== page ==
Pangaea North Pole Expedition: News From Mike Horn and the Young ExplorersFri, 10/06/2011 - 10:23 — Petzl News
On May 4, 2011, the Young Explorers along with the rest of Mike Horn's team landed at their point of departure for their journey to the North Pole. For the first few days the weather was mild, which allowed everyone to gradually get used to this new environment they would be immersed in for more than 15 days.
On average, the crew traveled 15 to 20 kilometers each day. They walked and dragged their sleds between huge frozen blocks to make their way across a vast sea of ice. Adding to the wonder of this adventure were the polar bears and seals the team spotted in the distance.
The main challenge for these young people was to navigate this gigantic arctic desert and maintain their course. They all had the feeling of being one with nature.
Clear signs of global warming
The unseasonably warm temperatures for the season allowed the young explorers to understand, in real time, global warming and its impact on the environment. The melting of the ice was easily visible and everyone better understood the phenomenon of climate change and its consequences. The thickness of the ice, which normally should have been five meters, was only 30 centimeters in some places!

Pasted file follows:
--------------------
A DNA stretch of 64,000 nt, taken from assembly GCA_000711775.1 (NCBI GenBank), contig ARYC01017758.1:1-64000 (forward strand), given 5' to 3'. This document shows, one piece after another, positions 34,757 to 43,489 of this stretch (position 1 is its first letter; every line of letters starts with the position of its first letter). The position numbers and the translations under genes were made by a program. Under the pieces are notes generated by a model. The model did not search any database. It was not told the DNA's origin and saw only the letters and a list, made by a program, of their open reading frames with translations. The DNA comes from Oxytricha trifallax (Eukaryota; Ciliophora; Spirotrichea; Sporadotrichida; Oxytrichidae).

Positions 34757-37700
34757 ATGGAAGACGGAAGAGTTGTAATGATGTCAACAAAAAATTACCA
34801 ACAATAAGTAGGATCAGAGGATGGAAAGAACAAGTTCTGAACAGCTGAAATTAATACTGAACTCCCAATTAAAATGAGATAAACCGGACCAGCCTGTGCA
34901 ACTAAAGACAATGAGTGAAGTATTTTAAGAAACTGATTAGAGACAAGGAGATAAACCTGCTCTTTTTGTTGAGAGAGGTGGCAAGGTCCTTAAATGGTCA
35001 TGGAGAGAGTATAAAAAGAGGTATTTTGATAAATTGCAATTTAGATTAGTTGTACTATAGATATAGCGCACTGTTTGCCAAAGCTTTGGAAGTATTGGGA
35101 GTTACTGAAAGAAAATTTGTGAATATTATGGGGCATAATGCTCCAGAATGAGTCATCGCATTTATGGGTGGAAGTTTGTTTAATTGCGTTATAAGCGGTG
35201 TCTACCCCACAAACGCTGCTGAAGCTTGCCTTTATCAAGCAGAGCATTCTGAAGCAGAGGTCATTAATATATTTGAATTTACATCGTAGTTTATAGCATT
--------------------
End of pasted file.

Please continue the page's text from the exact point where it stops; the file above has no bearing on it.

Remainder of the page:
Back to Resolute Bay for part of the team
Suffering from overexposure to the sun, one of the team members developed snow blindness and had to return to Resolute Bay for treatment (and a strong recovery). In an selfless act of solidarity, another team member abandoned his goal of reaching the North Pole to accompany him and provide support. This turned out to be an opportunity for the two to establish close ties with the Inuits who live in the village and to learn more about the natives, their traditions and their way of life. They learned how to build igloos, about Inuit hunting methods and they took lessons in the Inuit language. It was truly a time of sharing.
During this time, the other part of the group continued their progress towards the pole while continuing to learn and discover more about this amazing place! The two groups reunited on May 18 at the end of the expedition. Everyone prepared to return to their families and relate their extraordinary experiences away from home.
The next expedition will be to Canada in August.
Best of video "Magnetic North Pole"
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